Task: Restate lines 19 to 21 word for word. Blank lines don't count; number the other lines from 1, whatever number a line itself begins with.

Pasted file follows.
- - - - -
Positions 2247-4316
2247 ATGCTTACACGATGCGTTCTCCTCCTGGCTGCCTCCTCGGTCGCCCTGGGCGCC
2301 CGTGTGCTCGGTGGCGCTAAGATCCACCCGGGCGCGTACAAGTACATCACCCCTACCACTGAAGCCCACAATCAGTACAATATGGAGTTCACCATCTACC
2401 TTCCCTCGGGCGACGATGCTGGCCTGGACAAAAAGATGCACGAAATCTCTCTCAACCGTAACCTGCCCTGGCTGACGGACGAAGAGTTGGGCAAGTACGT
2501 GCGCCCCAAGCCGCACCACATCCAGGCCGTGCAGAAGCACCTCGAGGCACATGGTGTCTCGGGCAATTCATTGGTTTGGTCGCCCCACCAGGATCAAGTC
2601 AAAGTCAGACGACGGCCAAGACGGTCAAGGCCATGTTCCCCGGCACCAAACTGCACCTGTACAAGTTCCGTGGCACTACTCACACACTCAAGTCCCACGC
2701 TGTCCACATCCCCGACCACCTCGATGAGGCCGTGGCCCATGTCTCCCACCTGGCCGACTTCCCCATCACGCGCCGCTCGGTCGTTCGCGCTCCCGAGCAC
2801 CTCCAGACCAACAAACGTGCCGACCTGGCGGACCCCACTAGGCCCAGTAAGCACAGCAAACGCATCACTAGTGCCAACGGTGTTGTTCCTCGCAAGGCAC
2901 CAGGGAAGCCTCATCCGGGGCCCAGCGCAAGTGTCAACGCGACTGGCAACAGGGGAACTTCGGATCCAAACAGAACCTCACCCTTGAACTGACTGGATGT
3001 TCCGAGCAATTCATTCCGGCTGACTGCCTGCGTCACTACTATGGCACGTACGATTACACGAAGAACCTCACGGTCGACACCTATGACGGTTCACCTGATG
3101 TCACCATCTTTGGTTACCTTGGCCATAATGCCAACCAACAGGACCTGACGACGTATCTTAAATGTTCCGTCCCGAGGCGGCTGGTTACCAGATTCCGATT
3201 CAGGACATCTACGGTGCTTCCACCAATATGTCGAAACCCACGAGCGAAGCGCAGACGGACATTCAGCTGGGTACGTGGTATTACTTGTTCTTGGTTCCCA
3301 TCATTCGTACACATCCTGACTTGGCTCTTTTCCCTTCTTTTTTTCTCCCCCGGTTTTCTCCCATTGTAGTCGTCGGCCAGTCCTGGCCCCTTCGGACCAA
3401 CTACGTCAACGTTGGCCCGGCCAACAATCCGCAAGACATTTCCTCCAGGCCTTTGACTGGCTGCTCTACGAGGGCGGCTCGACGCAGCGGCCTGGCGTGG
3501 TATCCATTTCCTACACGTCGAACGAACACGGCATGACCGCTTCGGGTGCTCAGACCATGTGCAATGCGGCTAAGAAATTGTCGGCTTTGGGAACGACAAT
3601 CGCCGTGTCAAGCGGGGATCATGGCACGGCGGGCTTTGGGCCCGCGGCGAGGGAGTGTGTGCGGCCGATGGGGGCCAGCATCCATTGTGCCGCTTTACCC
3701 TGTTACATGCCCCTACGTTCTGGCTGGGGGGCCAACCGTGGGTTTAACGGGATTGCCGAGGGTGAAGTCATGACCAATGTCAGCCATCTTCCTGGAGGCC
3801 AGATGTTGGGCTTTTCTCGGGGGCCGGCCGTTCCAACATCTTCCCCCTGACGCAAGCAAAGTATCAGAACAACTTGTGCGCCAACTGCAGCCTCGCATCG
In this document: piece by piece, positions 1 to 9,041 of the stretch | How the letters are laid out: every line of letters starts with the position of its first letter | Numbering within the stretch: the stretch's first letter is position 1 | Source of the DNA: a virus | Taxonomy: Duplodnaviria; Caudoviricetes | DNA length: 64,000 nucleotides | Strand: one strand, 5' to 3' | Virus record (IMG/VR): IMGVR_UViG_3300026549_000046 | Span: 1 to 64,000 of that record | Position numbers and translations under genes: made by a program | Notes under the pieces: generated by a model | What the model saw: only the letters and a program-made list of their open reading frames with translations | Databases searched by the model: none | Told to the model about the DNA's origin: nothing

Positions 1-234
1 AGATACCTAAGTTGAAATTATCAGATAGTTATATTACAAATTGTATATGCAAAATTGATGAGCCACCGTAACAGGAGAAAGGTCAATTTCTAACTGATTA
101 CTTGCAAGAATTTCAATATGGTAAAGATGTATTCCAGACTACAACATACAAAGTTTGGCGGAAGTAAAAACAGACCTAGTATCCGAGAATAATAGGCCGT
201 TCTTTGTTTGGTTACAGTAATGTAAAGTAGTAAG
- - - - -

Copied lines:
In this document: piece by piece, positions 1 to 9,041 of the stretch | How the letters are laid out: every line of letters starts with the position of its first letter | Numbering within the stretch: the stretch's first letter is position 1 | Source of the DNA: a virus | Taxonomy: Duplodnaviria; Caudoviricetes | DNA length: 64,000 nucleotides | Strand: one strand, 5' to 3' | Virus record (IMG/VR): IMGVR_UViG_3300026549_000046 | Span: 1 to 64,000 of that record | Position numbers and translations under genes: made by a program | Notes under the pieces: generated by a model | What the model saw: only the letters and a program-made list of their open reading frames with translations | Databases searched by the model: none | Told to the model about the DNA's origin: nothing

Positions 1-234
1 AGATACCTAAGTTGAAATTATCAGATAGTTATATTACAAATTGTATATGCAAAATTGATGAGCCACCGTAACAGGAGAAAGGTCAATTTCTAACTGATTA